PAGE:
School House Magazine’s October Book of the Month: Rise of the Girl by Jo Wimble-Groves (DK, 7th Oct 2021)

school house book of the month: rise of the girl

Successful entrepreneur, blogger, and mum, Jo Wimble-Groves, AKA Guilty Mother, is on a mission to help young girls fulfil their potential and achieve success in a challenging world.

Rise of the Girl is a practical guide for parents of girls aged 7-20, broken down into seven conversation starters to empower parents, guardians, and their daughters to face the challenges of childhood and prepare them for adulthood. 

I asked Jo some questions about her book-writing process, inspirations and aspirations.

What prompted you to write Rise of the Girl?

There is no magic formula to raising strong, confident girls. However, when I considered what impact we can make when we share what we have learned, it gave me an idea for a book.

Our girls go through a number of changes and challenges, and so I used my own platform to share seven empowering conversations I am having with my own daughter, who is almost 12. 

In 2018, a study was conducted by the Mental Health Foundation through information released by NHS Digital. Their aim was to shed some light on the mental health of our children and young people.

The figures showed that for ages 17–19, nearly one in four young women had a mental health disorder. These are most commonly emotional disorders (particularly anxiety). The rise in teenage anxiety and depression could be challenged by simply having the seven key conversations described in this book.

Why are these seven conversations so important? Because when we strive for excellence, rather than perfection; when we reward and praise for effort, rather than ability; when we encourage curiosity for curiosity’s sake; when we encourage experimentation; when we talk about the positive impacts of failure, we can reframe the developing mindsets of our daughters.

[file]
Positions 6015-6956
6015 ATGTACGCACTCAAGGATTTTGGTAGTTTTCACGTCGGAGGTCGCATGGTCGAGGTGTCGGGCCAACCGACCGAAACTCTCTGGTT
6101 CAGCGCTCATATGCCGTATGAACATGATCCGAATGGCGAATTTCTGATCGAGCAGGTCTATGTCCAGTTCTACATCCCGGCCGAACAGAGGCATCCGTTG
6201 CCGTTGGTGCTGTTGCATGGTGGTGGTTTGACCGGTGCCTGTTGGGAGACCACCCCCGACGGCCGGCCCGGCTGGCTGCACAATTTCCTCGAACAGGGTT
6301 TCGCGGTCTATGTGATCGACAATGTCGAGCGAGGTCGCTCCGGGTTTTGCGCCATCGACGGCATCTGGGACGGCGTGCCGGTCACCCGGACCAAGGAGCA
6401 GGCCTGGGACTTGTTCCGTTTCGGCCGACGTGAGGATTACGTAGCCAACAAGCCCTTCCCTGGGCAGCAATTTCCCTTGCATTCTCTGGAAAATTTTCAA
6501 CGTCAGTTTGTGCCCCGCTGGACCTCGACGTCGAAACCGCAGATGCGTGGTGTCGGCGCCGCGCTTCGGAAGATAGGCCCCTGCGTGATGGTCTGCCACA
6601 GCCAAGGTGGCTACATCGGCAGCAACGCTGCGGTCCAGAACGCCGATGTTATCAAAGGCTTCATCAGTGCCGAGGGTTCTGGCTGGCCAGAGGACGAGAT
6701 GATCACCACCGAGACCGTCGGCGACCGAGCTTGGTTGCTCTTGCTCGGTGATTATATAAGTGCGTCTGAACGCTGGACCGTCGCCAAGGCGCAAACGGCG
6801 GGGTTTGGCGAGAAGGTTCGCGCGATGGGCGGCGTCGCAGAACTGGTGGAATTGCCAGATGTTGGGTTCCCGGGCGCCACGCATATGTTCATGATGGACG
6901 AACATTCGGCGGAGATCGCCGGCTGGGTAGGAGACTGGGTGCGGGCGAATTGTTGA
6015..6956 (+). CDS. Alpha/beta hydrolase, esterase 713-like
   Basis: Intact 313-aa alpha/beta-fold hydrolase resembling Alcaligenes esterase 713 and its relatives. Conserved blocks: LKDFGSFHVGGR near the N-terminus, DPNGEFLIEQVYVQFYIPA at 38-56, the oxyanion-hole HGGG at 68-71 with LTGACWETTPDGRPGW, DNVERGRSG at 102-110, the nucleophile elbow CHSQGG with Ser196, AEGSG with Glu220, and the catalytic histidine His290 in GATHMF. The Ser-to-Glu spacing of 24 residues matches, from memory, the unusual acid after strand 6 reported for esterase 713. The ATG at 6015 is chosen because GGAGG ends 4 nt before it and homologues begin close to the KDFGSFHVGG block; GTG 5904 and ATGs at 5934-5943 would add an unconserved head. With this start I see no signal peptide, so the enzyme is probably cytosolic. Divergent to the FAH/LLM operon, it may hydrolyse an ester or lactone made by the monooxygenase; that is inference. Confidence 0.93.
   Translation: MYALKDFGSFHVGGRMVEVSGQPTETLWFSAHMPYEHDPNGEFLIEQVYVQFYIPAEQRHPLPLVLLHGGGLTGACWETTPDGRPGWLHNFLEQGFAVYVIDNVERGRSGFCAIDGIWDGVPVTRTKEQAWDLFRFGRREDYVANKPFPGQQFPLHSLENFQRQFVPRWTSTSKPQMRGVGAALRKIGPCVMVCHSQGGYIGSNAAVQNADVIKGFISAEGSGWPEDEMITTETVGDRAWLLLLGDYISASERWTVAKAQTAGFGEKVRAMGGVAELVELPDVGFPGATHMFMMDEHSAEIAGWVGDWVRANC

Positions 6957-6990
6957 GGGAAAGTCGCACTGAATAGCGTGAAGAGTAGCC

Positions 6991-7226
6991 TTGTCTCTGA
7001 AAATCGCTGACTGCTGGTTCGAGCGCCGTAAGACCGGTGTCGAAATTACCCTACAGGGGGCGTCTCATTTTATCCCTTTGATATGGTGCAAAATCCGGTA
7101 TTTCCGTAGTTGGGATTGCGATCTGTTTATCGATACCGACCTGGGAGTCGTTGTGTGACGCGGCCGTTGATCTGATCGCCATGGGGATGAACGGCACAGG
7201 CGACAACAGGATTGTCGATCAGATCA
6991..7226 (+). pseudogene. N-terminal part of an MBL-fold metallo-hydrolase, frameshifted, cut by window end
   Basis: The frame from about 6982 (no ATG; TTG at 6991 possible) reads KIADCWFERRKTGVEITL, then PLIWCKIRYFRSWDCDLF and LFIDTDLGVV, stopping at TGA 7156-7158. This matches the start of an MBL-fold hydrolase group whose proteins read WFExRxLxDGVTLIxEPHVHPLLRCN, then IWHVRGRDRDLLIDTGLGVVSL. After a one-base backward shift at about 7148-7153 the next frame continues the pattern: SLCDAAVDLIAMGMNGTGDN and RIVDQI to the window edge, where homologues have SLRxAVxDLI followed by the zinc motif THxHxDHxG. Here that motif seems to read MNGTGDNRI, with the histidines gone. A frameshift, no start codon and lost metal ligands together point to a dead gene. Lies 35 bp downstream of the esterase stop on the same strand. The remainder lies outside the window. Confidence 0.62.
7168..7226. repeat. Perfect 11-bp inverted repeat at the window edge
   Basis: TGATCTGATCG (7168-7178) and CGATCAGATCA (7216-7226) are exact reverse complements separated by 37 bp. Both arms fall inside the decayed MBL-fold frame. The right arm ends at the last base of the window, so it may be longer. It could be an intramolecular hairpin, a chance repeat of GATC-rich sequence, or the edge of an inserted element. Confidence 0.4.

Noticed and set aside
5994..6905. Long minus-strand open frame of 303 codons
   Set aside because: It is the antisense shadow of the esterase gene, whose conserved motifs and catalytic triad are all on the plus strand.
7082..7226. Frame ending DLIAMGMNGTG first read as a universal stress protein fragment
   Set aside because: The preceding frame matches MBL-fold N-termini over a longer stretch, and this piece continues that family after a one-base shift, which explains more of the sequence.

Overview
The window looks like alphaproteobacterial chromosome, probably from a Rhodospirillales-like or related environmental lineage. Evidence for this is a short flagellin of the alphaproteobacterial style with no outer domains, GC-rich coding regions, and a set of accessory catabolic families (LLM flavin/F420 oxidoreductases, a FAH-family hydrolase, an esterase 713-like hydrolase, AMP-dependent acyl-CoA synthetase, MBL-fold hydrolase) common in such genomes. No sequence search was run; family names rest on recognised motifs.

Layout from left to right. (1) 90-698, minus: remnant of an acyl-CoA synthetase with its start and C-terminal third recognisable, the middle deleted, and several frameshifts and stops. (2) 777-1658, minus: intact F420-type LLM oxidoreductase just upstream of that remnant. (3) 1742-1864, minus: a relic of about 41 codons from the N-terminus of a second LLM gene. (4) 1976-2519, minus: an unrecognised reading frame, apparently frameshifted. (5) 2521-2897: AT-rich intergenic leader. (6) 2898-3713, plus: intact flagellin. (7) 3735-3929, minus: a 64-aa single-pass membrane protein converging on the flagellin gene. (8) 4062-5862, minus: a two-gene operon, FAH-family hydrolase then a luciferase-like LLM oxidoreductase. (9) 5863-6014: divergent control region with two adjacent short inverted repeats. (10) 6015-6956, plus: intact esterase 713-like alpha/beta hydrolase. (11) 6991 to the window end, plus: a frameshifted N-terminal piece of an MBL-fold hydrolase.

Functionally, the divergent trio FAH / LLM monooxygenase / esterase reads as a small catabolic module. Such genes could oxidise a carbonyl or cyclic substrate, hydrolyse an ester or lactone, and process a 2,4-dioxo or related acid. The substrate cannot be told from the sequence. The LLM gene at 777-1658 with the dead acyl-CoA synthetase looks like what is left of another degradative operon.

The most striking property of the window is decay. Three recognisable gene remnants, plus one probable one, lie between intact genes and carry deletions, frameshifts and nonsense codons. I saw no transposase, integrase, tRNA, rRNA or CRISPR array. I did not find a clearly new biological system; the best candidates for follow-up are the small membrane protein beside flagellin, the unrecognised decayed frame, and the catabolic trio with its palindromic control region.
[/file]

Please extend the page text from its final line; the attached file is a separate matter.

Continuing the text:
I want to be part of giving our girls the future they deserve. I want to be one of those people who is passionate about helping parents and caregivers of girls.

In this book, I want to help your daughter – with your support – to thrive. So, I am sharing what I have learnt. Together, we can give girls the tools they need to embrace a strong sense of self, which will steer them through adolescence. In this book, you will read incredible stories from contributors about how wonderful things came from simply dipping their toes in the water, from trying something new. 

And so, referring to the question, what prompted me to write Rise of the Girl? I considered if my ambitions started small to help girls in schools one girl at a time, what impact might a book have? 

Jo Wimble-Groves
Image Credit: Leana Catherine Photography

Do you see it more as a guide to parents or to girls themselves?

This book will help you reflect on and have an honest conversation about the role parents and caregivers have.

Originally I wanted the book to be for girls, but after some thought, it made more sense to focus on how many girls start out in life – at home.

Having considered what our daughters see, hear and experience from an early age, I was led to write my first chapter, seven. The age of seven is a magical milestone to me. Studies show that this age is important in your child’s development of social skills. 

The book is a positive one and although it is for parents and caregivers, teen girls are welcome to read it. For slightly younger girls, there is a great opportunity to read them some of the empowering, positive contributor stories. Within some of the key messages we read in the book include our relationship with failure and setbacks.